Alfonso Soriano wasn’t happy to begin with. The then-29-year-old infielder was traded to Washington by Texas in a December 8, 2005 deal for pitcher Armando Galarraga and two outfielders, Terrmel Sledge and Brad Wilkerson, and Soriano was asked to move from second base to left field by the Nationals. The home run-hitting, base-stealing threat preferred to remain at second base (where the Nats had Jose Vidro).
Soriano also objected to the fact that he hadn’t been told about the Nationals’ plans until after the deal had been completed.
“The Nationals had to know how unhappy I would be,” Soriano told MLB.com at the time, as recorded in this ESPN/AP article. Then the Nats beat Soriano in an arbitration hearing.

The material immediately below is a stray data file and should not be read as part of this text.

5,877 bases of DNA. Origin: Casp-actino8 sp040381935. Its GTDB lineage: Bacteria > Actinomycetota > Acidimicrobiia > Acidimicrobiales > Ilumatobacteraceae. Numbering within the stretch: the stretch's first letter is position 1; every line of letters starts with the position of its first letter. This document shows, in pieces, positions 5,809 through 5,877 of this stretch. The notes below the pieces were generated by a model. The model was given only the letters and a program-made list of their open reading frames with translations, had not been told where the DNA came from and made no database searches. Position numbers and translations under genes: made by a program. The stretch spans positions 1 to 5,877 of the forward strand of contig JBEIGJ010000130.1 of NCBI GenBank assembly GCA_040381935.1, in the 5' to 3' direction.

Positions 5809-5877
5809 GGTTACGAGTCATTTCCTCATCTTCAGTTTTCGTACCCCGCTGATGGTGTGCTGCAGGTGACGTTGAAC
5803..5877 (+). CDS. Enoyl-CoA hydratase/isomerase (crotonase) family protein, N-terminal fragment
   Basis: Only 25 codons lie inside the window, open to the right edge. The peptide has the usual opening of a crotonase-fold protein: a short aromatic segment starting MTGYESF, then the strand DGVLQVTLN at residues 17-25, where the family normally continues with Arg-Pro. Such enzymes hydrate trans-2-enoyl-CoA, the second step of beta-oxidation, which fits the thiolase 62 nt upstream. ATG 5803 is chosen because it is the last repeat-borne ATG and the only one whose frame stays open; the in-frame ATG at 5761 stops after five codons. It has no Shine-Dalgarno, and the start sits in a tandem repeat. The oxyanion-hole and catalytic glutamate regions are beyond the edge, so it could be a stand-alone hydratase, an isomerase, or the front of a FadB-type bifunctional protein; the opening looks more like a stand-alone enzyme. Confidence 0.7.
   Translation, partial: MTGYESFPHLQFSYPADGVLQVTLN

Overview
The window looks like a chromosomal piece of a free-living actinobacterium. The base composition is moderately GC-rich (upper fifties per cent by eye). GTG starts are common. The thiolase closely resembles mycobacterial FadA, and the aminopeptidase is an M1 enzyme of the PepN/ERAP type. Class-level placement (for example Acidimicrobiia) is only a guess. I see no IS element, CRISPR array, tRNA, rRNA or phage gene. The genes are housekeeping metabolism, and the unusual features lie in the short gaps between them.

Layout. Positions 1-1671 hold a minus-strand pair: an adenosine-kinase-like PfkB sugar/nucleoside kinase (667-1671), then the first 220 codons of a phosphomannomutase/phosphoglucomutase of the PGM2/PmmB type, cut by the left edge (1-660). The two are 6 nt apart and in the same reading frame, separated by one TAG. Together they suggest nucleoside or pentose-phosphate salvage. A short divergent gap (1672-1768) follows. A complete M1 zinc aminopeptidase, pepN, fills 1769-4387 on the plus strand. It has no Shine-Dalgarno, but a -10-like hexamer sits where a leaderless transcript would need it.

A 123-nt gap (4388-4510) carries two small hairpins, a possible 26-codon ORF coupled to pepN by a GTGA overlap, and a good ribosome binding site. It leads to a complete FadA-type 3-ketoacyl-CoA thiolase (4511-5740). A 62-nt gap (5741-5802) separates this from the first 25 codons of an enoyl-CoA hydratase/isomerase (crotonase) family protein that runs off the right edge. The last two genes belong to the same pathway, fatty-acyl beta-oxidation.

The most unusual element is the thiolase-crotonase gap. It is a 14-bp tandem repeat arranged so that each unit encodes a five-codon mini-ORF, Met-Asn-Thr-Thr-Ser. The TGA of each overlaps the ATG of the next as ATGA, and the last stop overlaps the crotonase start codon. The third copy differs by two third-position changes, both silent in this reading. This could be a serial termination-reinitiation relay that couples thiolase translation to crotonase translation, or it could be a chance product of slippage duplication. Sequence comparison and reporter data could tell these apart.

The outfielder, who had a .280/.320/.500 line, 199 doubles, 162 home runs and 169 stolen bases over five seasons in New York with the Yankees and two with the Rangers, was asking for $12M dollars but instead got the $10M Washington offered which was then the, “highest salary in an arbitration case,” and, “a substantial raise,” from the $7.5M he’d earned during the previous season in Texas, as MLB.com’s Bill Ladson noted at the time.
The rocky start to the relationship between the team and player continued, with Soriano refusing to take the field at one point because then-Nationals’ manager Frank Robinson had pencilled him in in left.
In his one year in the nation’s capital, the hop-step-catching outfielder hit 41 doubles and 46 HRs, putting up a .277/.351/.560 line.
He left as a free agent after that year and the Nats received draft picks in return which they used to select LHP Josh Smoker and RHP Jordan Zimmermann in the 2007 Draft.